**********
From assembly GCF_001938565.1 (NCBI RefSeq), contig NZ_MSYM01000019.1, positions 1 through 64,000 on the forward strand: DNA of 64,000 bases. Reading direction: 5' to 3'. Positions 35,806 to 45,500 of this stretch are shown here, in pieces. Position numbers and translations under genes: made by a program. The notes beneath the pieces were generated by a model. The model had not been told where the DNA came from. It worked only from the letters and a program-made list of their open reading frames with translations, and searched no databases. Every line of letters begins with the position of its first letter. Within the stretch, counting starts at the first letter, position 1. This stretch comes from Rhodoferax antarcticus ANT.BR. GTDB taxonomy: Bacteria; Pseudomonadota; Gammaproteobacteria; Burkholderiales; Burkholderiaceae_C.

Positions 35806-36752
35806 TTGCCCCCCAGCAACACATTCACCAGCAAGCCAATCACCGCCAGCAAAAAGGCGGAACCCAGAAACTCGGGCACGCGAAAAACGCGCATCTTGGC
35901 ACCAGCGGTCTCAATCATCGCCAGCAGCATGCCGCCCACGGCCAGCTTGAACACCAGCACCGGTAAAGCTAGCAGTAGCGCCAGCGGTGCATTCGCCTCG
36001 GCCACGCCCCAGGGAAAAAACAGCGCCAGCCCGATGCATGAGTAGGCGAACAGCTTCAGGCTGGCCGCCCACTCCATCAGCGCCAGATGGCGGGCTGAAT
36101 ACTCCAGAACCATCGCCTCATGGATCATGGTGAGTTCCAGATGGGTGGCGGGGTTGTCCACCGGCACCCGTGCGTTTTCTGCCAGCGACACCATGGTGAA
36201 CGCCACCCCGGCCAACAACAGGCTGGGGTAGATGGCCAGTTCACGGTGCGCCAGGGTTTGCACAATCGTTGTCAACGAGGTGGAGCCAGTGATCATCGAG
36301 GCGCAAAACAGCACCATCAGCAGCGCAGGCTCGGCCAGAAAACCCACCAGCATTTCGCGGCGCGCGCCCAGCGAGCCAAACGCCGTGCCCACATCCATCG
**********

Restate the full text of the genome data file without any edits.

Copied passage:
From assembly GCF_001938565.1 (NCBI RefSeq), contig NZ_MSYM01000019.1, positions 1 through 64,000 on the forward strand: DNA of 64,000 bases. Reading direction: 5' to 3'. Positions 35,806 to 45,500 of this stretch are shown here, in pieces. Position numbers and translations under genes: made by a program. The notes beneath the pieces were generated by a model. The model had not been told where the DNA came from. It worked only from the letters and a program-made list of their open reading frames with translations, and searched no databases. Every line of letters begins with the position of its first letter. Within the stretch, counting starts at the first letter, position 1. This stretch comes from Rhodoferax antarcticus ANT.BR. GTDB taxonomy: Bacteria; Pseudomonadota; Gammaproteobacteria; Burkholderiales; Burkholderiaceae_C.

Positions 35806-36752
35806 TTGCCCCCCAGCAACACATTCACCAGCAAGCCAATCACCGCCAGCAAAAAGGCGGAACCCAGAAACTCGGGCACGCGAAAAACGCGCATCTTGGC
35901 ACCAGCGGTCTCAATCATCGCCAGCAGCATGCCGCCCACGGCCAGCTTGAACACCAGCACCGGTAAAGCTAGCAGTAGCGCCAGCGGTGCATTCGCCTCG
36001 GCCACGCCCCAGGGAAAAAACAGCGCCAGCCCGATGCATGAGTAGGCGAACAGCTTCAGGCTGGCCGCCCACTCCATCAGCGCCAGATGGCGGGCTGAAT
36101 ACTCCAGAACCATCGCCTCATGGATCATGGTGAGTTCCAGATGGGTGGCGGGGTTGTCCACCGGCACCCGTGCGTTTTCTGCCAGCGACACCATGGTGAA
36201 CGCCACCCCGGCCAACAACAGGCTGGGGTAGATGGCCAGTTCACGGTGCGCCAGGGTTTGCACAATCGTTGTCAACGAGGTGGAGCCAGTGATCATCGAG
36301 GCGCAAAACAGCACCATCAGCAGCGCAGGCTCGGCCAGAAAACCCACCAGCATTTCGCGGCGCGCGCCCAGCGAGCCAAACGCCGTGCCCACATCCATCG